Rain and Snow Threaten Calves - KULR8.com | Montana's News Leader | Billings, MT

Rain and Snow Threaten Calves

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BILLINGS, Mont. -

It seems like the winter that never ends. We've gotten more than 100 inches of snow, making it the snowiest season ever on record. But Sunday's rain and snow posed a threat to young livestock.

"Whenever the weather changes like that, it's always labor intensive," said Rance Gerdes, a rancher.

Ranchers say rain followed by snow can cause scours and potentially even pneumonia among calves, especially newborns. If the water isn't dried off, calves' body temperatures can decrease rapidly.

"Obviously watch the cows closer and if one looks like she's in the calving process, we try to get them closer to a calving shed, somewhere we can get them out of the rain, the snow, the wind," Gerdes said.

He said he lost a couple calves from the storm.

"The calves are bringing really good prices right now," he said. "In the fall, they're going to be worth anywhere from 11 to 1200 bucks on today's prices. That's for a five or six hundred weight calf. So when you lose one or two of them it sure cuts into the bottom line."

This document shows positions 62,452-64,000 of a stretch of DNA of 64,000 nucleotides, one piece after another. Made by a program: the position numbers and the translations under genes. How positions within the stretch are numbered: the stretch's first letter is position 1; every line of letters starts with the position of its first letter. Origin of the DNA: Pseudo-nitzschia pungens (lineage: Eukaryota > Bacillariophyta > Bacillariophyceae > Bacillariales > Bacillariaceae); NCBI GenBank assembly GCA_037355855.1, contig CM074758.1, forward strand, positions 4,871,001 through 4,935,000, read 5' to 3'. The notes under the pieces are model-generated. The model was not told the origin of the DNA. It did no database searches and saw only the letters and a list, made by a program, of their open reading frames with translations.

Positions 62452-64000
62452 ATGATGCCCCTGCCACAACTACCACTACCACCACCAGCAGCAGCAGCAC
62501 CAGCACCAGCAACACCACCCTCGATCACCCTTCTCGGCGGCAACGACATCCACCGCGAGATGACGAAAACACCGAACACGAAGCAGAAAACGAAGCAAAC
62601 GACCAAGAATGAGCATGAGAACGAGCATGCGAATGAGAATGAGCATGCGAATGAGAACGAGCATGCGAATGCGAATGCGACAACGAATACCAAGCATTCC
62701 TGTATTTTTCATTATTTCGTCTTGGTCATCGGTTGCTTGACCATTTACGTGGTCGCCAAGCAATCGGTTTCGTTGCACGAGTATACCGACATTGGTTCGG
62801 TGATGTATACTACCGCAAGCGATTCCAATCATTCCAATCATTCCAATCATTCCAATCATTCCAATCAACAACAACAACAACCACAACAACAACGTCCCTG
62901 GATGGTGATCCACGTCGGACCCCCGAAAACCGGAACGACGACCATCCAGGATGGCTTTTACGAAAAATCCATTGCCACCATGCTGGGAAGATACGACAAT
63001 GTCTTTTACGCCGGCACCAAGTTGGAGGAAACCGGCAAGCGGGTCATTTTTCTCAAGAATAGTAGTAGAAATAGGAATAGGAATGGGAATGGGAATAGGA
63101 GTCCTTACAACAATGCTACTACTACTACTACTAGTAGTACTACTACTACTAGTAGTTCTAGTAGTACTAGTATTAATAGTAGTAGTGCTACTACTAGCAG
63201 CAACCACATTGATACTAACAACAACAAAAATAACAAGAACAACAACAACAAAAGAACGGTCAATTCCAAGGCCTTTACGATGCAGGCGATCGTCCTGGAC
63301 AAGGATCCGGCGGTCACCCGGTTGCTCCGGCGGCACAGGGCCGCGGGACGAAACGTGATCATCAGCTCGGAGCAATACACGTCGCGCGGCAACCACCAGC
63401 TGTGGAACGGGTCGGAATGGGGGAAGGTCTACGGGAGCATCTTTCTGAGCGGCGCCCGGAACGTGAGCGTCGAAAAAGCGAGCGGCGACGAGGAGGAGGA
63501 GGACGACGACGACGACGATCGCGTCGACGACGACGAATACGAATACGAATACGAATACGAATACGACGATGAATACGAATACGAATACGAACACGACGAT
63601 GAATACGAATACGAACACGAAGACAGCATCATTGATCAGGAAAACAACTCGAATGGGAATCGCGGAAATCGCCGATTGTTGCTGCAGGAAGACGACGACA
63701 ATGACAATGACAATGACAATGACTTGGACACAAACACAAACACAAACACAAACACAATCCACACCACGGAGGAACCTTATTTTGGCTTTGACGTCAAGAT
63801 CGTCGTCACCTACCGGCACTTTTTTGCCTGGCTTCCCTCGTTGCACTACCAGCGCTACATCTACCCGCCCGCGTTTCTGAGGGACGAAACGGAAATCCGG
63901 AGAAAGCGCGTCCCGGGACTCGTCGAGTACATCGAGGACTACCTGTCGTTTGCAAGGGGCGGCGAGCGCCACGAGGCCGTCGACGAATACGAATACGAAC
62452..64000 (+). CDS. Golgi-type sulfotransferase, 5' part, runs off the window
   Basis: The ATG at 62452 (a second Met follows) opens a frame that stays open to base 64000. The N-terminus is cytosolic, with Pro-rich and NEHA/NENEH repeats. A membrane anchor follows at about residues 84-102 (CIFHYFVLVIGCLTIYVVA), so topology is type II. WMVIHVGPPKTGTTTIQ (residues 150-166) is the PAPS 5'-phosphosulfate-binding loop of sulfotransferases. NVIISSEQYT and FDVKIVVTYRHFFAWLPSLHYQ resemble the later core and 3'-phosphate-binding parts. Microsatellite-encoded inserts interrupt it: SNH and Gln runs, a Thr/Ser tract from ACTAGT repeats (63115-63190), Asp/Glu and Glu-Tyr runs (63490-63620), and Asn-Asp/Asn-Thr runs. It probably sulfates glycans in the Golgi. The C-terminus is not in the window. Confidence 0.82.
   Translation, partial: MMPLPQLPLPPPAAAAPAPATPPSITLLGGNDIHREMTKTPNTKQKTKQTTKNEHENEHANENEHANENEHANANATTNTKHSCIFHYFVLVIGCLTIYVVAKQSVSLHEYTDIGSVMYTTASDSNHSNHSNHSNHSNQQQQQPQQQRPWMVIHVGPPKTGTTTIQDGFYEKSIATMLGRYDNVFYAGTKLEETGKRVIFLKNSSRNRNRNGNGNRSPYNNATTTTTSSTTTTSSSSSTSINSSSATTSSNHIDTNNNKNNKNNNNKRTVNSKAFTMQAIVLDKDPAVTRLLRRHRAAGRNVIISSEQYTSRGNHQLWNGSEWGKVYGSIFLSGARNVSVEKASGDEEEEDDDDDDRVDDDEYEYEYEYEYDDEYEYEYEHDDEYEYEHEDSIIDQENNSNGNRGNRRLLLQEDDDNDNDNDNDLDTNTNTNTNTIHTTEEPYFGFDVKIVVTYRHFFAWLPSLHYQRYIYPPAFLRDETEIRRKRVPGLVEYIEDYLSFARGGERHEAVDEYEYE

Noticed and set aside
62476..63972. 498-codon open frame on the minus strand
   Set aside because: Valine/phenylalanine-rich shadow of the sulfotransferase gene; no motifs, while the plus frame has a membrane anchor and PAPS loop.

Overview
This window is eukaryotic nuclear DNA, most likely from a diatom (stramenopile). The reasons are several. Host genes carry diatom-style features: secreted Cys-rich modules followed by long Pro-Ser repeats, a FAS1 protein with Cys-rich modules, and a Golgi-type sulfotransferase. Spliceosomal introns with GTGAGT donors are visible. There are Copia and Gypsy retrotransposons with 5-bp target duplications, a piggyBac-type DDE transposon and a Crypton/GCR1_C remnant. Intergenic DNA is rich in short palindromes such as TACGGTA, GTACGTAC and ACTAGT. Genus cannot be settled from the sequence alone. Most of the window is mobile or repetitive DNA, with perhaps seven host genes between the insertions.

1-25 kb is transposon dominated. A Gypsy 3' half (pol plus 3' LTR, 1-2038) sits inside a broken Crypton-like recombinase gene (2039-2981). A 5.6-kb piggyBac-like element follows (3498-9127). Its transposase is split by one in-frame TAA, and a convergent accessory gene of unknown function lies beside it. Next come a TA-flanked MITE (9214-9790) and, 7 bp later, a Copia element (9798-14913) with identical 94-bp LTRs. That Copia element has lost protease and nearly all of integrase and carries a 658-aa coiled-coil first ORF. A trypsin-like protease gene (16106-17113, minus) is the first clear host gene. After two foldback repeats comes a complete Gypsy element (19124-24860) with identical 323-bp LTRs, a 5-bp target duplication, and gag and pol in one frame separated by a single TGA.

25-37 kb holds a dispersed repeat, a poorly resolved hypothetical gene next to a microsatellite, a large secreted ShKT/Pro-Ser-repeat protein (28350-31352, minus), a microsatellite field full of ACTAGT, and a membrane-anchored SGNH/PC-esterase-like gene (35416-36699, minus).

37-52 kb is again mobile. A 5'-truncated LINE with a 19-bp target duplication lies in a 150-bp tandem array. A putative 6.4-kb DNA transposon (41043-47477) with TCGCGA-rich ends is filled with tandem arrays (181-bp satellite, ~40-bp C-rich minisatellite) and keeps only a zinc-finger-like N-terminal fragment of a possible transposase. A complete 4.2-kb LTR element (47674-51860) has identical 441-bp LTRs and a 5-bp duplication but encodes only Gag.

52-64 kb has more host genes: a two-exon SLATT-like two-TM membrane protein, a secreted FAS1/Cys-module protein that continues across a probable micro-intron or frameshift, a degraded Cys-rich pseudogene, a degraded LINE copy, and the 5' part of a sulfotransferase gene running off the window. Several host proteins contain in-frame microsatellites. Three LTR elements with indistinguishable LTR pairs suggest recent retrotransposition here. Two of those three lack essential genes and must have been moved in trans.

Feed is being used up quickly.

"Because of the cold weather a lot of the hay supply were used up or quite a bit of it was used so we need to get grass going so we can get some forage and feed going again for the calf," said Steve Lackman, MSU extension, agricultural agent.

But ranchers also say the snow is a blessing in disguise.

"When we get rain or snow that means moisture, that means grass, that means hay. Unfortunately, we kind of got to deal with some snow, maybe additional death loss because of the different elements, so we hate to cuss moisture too loud because in the end it always works out, but we just have to kind of manage it the best we can," Gerdes said.

The Yellowstone County MSU extension Service says the winter weather makes it tough for farmers too. They said farmers are behind because they can't start planting yet.

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